However, the PCC also pointed to effective work by the police's Community Hub team to tackle some of these issues, working with partners such as the local authority to use a combination of their civil and criminal powers wherever possible.
"Working with Central Bedfordshire Council, its mobile CCTV cameras have been moved into hotspots of anti-social behaviour (ASB), notably Spoondale, which has been a focus of activity for the council's wardens as well as the police Community Team. Core offenders, responsible for ASB, have been targeted with relevant community protection orders and their parents have been warned that they genuinely risk losing their homes if their children’s behaviour is allowed to continue.”
A member of the audience, herself a child worker, confirmed this work is taking place and is having an effect, in her professional view. Work has also been completed to provide raised earthworks to cut off some footpaths for 4x4s and quad bikes and an entrance to the quarry has been sealed off to prevent access for vehicles, later burned out by vandals.
Chief Constable Jon Boutcher confirmed that “the police cannot do this on their own.” He welcomed the comments from the audience and took as many as possible within the meeting, speaking one to one with many residents afterwards. He also committed Bedfordshire Police to producing a plan for the town.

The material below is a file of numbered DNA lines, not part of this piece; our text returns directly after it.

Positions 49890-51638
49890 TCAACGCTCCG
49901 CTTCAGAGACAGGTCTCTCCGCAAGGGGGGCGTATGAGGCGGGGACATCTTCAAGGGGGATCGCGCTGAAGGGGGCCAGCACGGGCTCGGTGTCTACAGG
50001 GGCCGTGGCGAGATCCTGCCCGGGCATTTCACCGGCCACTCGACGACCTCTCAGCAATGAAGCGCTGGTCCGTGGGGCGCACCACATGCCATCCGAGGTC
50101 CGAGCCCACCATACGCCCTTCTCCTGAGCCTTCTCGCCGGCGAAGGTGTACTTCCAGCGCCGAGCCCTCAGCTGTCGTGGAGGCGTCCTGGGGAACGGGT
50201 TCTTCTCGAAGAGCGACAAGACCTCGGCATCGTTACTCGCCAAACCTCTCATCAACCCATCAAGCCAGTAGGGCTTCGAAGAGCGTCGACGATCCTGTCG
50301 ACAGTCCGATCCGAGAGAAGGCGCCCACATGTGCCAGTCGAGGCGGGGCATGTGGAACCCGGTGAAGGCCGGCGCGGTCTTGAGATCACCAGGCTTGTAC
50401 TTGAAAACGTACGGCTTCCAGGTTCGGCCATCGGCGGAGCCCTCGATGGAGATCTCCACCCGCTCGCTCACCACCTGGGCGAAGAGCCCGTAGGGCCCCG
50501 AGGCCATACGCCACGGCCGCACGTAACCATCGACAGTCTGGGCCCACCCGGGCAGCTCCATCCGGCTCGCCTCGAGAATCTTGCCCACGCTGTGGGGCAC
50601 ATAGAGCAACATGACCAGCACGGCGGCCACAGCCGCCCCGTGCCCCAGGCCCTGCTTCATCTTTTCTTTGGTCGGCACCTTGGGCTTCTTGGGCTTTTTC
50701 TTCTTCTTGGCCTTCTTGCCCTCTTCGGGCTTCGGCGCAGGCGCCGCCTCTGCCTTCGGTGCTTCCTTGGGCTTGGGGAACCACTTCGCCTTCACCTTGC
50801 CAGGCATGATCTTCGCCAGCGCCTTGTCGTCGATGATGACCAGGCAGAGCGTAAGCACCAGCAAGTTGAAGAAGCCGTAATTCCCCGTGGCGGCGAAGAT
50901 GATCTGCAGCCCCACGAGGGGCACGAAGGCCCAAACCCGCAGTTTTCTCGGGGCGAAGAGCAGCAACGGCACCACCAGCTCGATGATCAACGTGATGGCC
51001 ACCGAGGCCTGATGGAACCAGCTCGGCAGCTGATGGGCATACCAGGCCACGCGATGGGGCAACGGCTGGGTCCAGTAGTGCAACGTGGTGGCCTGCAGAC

Speaking after the meeting, Mr Boutcher said: “It is vital that we hear the experiences of residents in Dunstable. I am acutely aware of their frustrations and concerns and utterly appreciate their position.
“There is a wider issue around how many cops we have to deal with the ever increasing demand that we are experiencing. I want my officers to attend every call for help quickly and sort the problems the community are experiencing. The core problem here for the longer term is funding which impacts the number of officers we have available to police our communities – however, notwithstanding that, there are clearly ongoing issues here that I’m committed to tackling.
“We will be increasing our presence across Dunstable, Houghton Regis and Leighton Buzzard over the coming weeks in a coordinated approach to tackle the criminality which was raised at the meeting. We are also looking at a longer, sustainable solution to tackle these problems and reassure people living in this area of Bedfordshire.